Monday, April 5, 2010

Jack Gilbert - It's Later Than You Think [Part I]

Jack Gilbert [1925-  ] is a poet I only recently had the experience of reading. After winning the Yale Younger Poets Award in 1962, at the age of 36--rather late in the game, as such things happen, even then, almost 50 years ago now--he went into a sort of self-imposed exile, steering clear of America, the American university system, the lecture and reading circuit, and spending large blocks of time in Europe, especially Greece.
In his formative years, Gilbert lived in San Francisco, rubbing shoulders with the local poet heroes of the time (Jack Spicer, Robert Duncan, Kenneth Rexroth). Once Gilbert had published his first book, Views of Jeopardy, and gained national notoriety, he threw over these associations, and left for Europe. The American poetry scene--perhaps specifically the California poetry and art scene, with all its laissez-faire accommodation of counter-culture permissiveness and joie de vivre--just wasn't severe and demanding enough for his taste. Intuitively, he sensed that there were deeper levels to his spirit, and that older, Old World settings were the place to cultivate his austere daemon. This spiritual renunciation of the New World had symbolic as well as aesthetic meaning to Gilbert.  

Gilbert sets great store in the effects that can be achieved through an internal dialectic between epicurean/dionysian indulgence on the one hand, and austerity and ascetic denial on the other. But I'm getting ahead of myself. I've just finished reading his last collection--which almost certainly will be his last, unless there is further unpublished material (1)--The Dance Most of All [Knopf, 2009, 56pp], which I find to my surprise and delight is very unlike what I must have imagined it would be, based on his reputation. (Reputations are unreliable, and not to be trusted; it's almost always better to decide for oneself, after first-hand perusal, what something is worth.) Let me quote three brief poems to give an idea of what Gilbert's poems feel like:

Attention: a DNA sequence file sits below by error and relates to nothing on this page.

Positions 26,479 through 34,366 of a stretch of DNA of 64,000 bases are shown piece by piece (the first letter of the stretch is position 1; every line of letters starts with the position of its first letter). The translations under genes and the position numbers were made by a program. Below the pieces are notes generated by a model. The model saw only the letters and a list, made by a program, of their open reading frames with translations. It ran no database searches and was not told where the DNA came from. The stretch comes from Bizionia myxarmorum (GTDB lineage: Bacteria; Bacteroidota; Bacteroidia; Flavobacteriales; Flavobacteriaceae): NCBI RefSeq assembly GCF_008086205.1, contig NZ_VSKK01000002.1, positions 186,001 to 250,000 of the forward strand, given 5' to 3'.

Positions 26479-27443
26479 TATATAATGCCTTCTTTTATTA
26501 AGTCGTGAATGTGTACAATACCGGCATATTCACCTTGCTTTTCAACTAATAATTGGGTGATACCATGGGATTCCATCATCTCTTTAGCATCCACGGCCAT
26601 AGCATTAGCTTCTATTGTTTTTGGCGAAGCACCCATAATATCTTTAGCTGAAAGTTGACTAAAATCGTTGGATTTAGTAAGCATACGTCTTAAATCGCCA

I was getting water tonight
off guard when I saw the moon
in my bucket and was tempted
by those Chinese poets
and their immaculate pain.
Lying in front of the house all
afternoon, trying to write a poem.
Falling asleep.
Waking up under the stars. 
When the King of Siam disliked a courtier,
he gave him a beautiful white elephant.
The miracle beast deserved such ritual
that to care for him properly meant ruin.
Yet to care for him improperly was worse.
It appears the gift could not be refused.
These are somewhat untypical of the work generally, in that they don't engage in dialectics. Gilbert's poems are balanced between sharply etched, telling detail, and a renunciation of easy satisfactions or explanations. They seek simultaneously to summarize experience, while resisting pat or simplistic answers to dilemmas: loneliness, death, longing, regret. Gilbert's poems are not about music--no ballads or lullabies or sonnets or quatrains here. Just calm, measured meditations, solitary and introverted, arguments the self has with itself, filled with the pressure of long silence, or pent-up reservoirs of feeling. 
When we get beyond beauty and pleasure,
to the other side of the heart (but short
of the spirit), we are confused about what
to do next. It is too easy to say arriving
is enough. To pretend the music
of the mountain needs only to be heard.
That the dance is known by the dancing,
and the lasagne is realized by eating it.
Not in this place on the other side
of desire. We can swim in the Aegean,
but we can't take it home. A man finds
a melon by the road and continues up
the hill thinking it is the warm melon
that will remain after he has forgotten
the ruins and sea of the summer. He tells
himself this even as the idea of the taste
is replacing what the melon tasted like.    
This is a poetry suspicious of pleasure, or at least pessimistic of the possibility of keeping (or preserving such) pleasure alive, in poems or memories. Pretending and denying and forgetting, beyond our desire to define the essence, of wanting and having, in words. Of the kinds of objects in Gilbert's work, the highest good seems to be fidelity--fidelity to a loved one, to sensual experience, to memory. The poems are about realizing, or discovering, how to live in this intensity, in such a way that the value of the experience is not compromised, and the record of one's devotion to the search for it is earned, and not borrowed or purchased cheap. 
The train's stopping wakes me.
Weeds in the gully are white